As I stated above, most parents of students with these needs are aware that their children are struggling with these concerns. Sometimes it is a bit of a relief for parents to learn that there is a name for this difficulty even though it can be difficult for parents to accept the lifelong consequences of a diagnosis like this. Unfortunately, many individuals with these concerns will struggle to continue throughout their life.
Helen Keller was an example of a person who had deaf-blindness. Deaf-blindness is when a person has both a visual impairment and is deaf or hard of hearing.
Since this is a short post, I figured I would include a second topic that probably deserves its own post, but can at least be introduced here. Individuals within the disability advocacy community highlight the importance of person first language. While this can feel a little clunky as we are speaking or writing, it is the most appropriate language to use when talking about individuals with special needs. Person first language is the way that I have been talking about individuals with special needs throughout these posts, including in the past two sentences. The difference is that we wouldn't call somebody a flu person. We would say that person has the flu. The same is true for individuals with special needs. The person has autism or other special needs. The disease does not define the person.
While this often requires some rethinking about the language we use, it becomes easier to use the more often one does use it.
Visual Impairment is another disabling condition which is more medically based. The criteria are:
As I begin the listing of special education categories in South Carolina, you may have noticed that I skipped over Autism. Since Autism is a hot topic in much of the country, I figured I would address it near the end while I go through some of the less controversial and/or more medically based eligibility categories.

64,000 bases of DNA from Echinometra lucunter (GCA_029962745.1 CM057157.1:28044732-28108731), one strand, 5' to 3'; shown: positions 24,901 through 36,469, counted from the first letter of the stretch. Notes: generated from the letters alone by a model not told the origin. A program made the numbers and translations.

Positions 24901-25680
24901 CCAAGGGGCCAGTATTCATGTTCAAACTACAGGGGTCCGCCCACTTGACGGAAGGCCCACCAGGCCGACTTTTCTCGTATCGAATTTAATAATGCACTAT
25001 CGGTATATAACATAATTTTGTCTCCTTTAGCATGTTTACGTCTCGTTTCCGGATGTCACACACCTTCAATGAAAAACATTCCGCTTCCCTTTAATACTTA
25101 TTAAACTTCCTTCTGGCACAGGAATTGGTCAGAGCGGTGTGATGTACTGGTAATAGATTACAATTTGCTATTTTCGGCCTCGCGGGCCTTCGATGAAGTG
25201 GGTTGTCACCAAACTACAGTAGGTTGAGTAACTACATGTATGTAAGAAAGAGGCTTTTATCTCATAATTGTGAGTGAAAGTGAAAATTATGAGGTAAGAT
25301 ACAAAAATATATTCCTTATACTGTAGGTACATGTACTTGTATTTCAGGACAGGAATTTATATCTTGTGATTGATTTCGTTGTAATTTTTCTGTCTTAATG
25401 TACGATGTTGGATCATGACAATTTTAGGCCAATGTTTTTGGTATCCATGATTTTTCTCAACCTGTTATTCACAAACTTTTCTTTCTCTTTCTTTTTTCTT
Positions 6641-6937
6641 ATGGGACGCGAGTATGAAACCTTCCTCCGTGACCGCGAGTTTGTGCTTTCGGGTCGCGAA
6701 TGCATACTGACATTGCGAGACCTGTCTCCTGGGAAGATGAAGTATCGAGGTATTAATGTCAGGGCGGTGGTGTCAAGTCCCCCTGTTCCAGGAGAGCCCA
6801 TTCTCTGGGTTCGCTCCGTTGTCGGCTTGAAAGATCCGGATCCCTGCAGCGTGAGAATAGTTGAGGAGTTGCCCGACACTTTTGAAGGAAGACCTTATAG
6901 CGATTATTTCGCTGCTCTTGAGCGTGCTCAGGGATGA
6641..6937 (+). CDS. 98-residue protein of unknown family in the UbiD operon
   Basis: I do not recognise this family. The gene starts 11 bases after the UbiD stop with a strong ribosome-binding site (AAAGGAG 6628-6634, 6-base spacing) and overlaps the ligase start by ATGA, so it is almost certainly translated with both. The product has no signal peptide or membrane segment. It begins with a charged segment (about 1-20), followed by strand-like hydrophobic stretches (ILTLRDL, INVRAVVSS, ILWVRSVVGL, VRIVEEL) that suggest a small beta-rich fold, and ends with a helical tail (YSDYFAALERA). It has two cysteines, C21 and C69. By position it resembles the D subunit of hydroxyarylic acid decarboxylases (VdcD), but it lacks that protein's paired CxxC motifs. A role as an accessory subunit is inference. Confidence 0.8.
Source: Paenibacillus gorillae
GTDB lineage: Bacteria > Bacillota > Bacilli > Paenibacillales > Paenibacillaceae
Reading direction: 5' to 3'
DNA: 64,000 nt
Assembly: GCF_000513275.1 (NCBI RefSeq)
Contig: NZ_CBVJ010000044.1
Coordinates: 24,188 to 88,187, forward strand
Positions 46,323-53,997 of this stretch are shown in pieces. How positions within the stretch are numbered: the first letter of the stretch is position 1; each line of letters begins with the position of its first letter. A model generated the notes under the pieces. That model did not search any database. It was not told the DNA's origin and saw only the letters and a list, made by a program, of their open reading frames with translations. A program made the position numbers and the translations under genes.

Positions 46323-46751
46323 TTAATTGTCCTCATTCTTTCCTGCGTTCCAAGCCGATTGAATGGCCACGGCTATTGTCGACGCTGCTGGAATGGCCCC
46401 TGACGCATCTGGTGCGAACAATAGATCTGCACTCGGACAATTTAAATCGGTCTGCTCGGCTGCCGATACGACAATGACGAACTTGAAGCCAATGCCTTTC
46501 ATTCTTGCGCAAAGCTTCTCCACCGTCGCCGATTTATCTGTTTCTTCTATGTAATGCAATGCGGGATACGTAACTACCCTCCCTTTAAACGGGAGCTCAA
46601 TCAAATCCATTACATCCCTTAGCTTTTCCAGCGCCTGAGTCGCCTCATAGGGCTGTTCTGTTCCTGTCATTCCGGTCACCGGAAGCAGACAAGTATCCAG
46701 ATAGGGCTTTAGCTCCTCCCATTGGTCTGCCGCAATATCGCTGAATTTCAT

In South Carolina, deaf and hard of hearing is a category of disability that is primarily driven from an audiological report, conducted by a licensed audiologist. South Carolina's criteria are as follows:
One thing to note as we go through these eligibility categories is that the last criteria will be present in each category. There could be a student who has significant hearing loss but is able to compensate for this loss and does not require additional educational supports in order to demonstrate success in the general education environment.
Over the next few days, I will be reviewing the thirteen different categories of disability. I will leave specific learning disability until the end because there are 8 different areas of eligibility under that one category alone. Today, I'll list the categories and over the next few days, I'll discuss each with some level of detail.
The 13 different categories of disability are:
The above categories are based on the South Carolina eligibility document as my practice is dedicated to South Carolina. There are some small differences from state to state, although South Carolina basically mirrored the federal guidelines, so there are significant similarities from state to state.